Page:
- PAWS has 36 tigers living on acres of hilly woods behind the tallest, toughest fence you’re ever likely to see. On the other hand, the SF Zoo’s tiger enclosure, which held four animals before Tatiana’s death, is a rectangle that is merely one short city block in length (that is, less than 200 feet), and even narrower in width. And of course, we know all too well now that their exhibit’s safety features leave much to be desired.

- While profit-oriented zoos breed animals, buy them from dealers, or capture them in the wild for public display, PAWS is dedicated to rescuing animals from abusive situations. The tigers we saw were seized from a misnamed "sanctuary" called Colton Tiger Rescue. California state authorities brought criminal charges against the owner for selling tiger parts on the black market. Apparently, one can buy a tiger pup illegally for about $500, raise the animal to adulthood, and then sell their various body parts for upwards of $20,000. Another freaky fact the guide told us: Some narcotics dealers use tigers as guard animals at drug dens and laboratories.

Finally, I felt that the most convincing evidence of the superiority of sanctuaries over zoos was what I observed with my own eyes. I stood outside the tiger enclosure for about half an hour, and only two tigers came up to the public viewing fence for a close visit during that time (though others could be seen dozing in the distance). Of course I was greatly astounded with their size and presence, but it soon occurred to me that these tigers interacted with one another just like my two domestic cats, Zelda and Jasmine, do in my little apartment. That is, they seemed genuinely happy and content, and showed none of the neurotic symptoms you’re likely to see in cats at the zoo.

I would guess the reason for this marked difference is that these tigers are living for their own pleasure instead of someone else’s. I sincerely hope that SF Zoo officials, and those at other zoos around the country, will come to this realization, and send their tigers to accredited sanctuaries like PAWS and close their big cat exhibits for good.

Wednesday, December 12, 2007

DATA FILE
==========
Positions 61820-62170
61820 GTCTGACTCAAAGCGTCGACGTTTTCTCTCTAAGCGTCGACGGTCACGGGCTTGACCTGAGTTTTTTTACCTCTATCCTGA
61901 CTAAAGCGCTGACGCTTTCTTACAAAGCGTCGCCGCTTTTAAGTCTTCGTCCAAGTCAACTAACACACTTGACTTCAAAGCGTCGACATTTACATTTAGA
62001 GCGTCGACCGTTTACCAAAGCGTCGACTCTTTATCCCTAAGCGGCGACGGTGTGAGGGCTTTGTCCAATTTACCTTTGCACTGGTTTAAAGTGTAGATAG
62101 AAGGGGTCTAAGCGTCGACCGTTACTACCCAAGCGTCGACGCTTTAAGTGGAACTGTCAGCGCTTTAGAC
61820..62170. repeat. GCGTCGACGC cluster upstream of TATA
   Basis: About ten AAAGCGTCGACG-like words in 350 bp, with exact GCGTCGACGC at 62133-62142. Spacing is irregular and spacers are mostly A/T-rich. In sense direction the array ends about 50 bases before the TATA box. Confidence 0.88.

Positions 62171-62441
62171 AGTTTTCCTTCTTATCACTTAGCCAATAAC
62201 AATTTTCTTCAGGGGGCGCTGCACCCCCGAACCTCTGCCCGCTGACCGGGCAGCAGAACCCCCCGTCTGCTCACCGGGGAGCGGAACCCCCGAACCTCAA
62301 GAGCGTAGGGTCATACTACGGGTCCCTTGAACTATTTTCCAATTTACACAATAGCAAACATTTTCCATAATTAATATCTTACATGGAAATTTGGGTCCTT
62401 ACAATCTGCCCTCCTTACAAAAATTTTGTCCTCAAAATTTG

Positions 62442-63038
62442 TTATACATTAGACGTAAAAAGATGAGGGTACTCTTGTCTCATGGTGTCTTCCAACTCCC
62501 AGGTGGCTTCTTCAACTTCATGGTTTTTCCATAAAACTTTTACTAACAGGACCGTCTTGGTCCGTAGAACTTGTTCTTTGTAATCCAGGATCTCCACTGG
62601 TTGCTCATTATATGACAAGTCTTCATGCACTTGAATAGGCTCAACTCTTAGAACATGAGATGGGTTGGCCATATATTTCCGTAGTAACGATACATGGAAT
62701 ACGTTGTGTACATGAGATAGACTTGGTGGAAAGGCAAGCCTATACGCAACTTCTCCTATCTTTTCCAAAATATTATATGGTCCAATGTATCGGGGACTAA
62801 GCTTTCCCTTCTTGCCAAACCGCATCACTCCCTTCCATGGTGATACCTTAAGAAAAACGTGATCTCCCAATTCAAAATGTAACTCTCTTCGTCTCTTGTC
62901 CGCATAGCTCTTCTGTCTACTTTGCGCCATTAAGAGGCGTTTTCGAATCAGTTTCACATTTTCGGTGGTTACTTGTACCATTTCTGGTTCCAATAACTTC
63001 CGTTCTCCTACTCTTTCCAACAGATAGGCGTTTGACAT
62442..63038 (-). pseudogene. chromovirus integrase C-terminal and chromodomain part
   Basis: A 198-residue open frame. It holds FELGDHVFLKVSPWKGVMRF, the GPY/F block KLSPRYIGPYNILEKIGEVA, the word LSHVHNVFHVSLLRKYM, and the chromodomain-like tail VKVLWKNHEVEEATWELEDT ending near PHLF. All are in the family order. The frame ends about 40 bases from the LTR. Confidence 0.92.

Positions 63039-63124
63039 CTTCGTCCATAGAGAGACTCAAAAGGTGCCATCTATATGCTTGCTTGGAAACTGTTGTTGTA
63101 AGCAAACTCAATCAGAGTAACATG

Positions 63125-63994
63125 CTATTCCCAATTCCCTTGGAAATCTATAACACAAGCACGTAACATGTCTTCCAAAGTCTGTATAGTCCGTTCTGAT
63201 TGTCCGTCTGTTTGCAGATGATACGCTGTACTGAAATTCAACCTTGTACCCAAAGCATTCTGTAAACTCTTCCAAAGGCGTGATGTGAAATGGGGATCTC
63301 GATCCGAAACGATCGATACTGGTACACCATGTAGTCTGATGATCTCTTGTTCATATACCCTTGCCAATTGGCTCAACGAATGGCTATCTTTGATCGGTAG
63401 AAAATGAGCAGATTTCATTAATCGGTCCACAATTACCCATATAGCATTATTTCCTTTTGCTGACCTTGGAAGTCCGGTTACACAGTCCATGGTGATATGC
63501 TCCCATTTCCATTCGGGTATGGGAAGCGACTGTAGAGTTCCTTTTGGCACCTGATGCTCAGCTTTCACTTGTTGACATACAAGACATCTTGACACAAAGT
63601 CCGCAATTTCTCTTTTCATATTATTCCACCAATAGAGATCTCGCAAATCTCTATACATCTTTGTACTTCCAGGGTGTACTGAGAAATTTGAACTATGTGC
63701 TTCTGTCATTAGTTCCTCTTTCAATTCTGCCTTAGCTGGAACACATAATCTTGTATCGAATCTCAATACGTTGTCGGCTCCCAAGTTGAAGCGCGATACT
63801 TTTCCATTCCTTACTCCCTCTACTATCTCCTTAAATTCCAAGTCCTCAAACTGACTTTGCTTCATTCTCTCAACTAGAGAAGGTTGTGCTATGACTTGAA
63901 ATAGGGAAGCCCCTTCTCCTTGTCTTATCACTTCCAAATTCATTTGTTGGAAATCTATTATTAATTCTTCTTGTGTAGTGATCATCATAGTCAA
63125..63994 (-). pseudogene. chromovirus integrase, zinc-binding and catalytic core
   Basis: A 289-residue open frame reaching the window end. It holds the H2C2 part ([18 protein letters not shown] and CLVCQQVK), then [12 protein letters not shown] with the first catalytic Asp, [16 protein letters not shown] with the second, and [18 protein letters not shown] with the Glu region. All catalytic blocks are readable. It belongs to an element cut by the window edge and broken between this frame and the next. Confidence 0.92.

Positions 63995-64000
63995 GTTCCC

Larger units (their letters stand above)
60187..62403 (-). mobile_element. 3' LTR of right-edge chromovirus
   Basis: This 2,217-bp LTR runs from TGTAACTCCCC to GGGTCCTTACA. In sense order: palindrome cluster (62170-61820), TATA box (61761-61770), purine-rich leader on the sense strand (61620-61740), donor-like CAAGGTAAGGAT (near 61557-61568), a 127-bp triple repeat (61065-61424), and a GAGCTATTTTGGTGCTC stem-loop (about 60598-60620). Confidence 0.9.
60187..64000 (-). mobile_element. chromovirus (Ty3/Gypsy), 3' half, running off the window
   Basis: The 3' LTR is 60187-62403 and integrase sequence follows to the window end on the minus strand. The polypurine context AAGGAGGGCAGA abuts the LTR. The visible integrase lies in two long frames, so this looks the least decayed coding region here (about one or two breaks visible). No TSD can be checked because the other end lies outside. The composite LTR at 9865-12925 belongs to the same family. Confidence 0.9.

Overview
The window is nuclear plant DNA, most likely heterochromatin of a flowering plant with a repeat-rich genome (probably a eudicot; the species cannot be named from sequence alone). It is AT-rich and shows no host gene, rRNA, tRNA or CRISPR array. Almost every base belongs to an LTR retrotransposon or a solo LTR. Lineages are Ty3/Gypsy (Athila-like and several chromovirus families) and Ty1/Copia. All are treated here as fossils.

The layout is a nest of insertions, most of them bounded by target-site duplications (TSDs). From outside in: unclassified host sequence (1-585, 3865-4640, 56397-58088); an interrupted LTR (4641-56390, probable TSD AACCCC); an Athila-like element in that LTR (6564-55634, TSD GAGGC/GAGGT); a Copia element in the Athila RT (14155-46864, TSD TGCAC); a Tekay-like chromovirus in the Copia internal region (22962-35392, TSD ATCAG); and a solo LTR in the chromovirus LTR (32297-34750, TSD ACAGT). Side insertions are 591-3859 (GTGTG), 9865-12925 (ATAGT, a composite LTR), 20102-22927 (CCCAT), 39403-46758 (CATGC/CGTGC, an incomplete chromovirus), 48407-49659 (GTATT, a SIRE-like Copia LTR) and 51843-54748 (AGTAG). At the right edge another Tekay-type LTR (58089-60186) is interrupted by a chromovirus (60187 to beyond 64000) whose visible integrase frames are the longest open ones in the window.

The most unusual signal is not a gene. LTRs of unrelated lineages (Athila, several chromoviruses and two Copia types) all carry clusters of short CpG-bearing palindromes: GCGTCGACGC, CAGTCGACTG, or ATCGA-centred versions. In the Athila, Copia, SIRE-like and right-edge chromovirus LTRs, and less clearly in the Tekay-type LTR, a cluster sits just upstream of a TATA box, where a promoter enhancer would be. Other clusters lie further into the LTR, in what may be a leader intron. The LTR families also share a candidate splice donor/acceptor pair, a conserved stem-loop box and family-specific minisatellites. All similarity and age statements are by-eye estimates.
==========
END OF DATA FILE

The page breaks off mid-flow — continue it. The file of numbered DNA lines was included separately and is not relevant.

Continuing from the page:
BK’s “Whopper Freakout” Commercial Exposes Meat Addiction Epidemic

What if there was no more Whopper, and would you want to live in such a world? This is the implicit premise of Burger King’s latest ad blitz “Whopper Freakout,” built around an “experiment” in which marketing researchers convinced customers the Whopper was discontinued and videotaped their reactions, both secretly with hidden cameras and posing as television news reporters.

In the first of what promises to be a series of excruciatingly insufferable commercials, Burger King starts out by setting an air of deadly seriousness with grave voiceovers and ominous electronic drone-music. A cashier then tells a customer that “We no longer carry the Whopper,” after which several people are shown apoplectically contorting their faces and making outraged demands to see the manager. Finally, a guy with a goatee coolly declares (with misogynistic and/or homophobic pride), “If Burger King doesn’t have the Whopper, they might as well change their name to Burger Queen,” and it ends with a frighteningly-irate man barking “Get me a Whopper!” as a threatening command.

While this slice of reality-TV propaganda is currently unavailable for viewing on the Internet, Burger King did post a 7-minute-plus video documenting their “experiment” at which presents the deception as though it were actually a legitimate scientific study. At the end, the melodramatic narration states Burger King has proven “that the Whopper is, as we thought, America’s favorite.” But you may wonder, does showing Burger King junkies freak out when denied their favorite fix of flame-broiled flesh really prove that the Whopper is America’s favorite?

Answer: Of course not.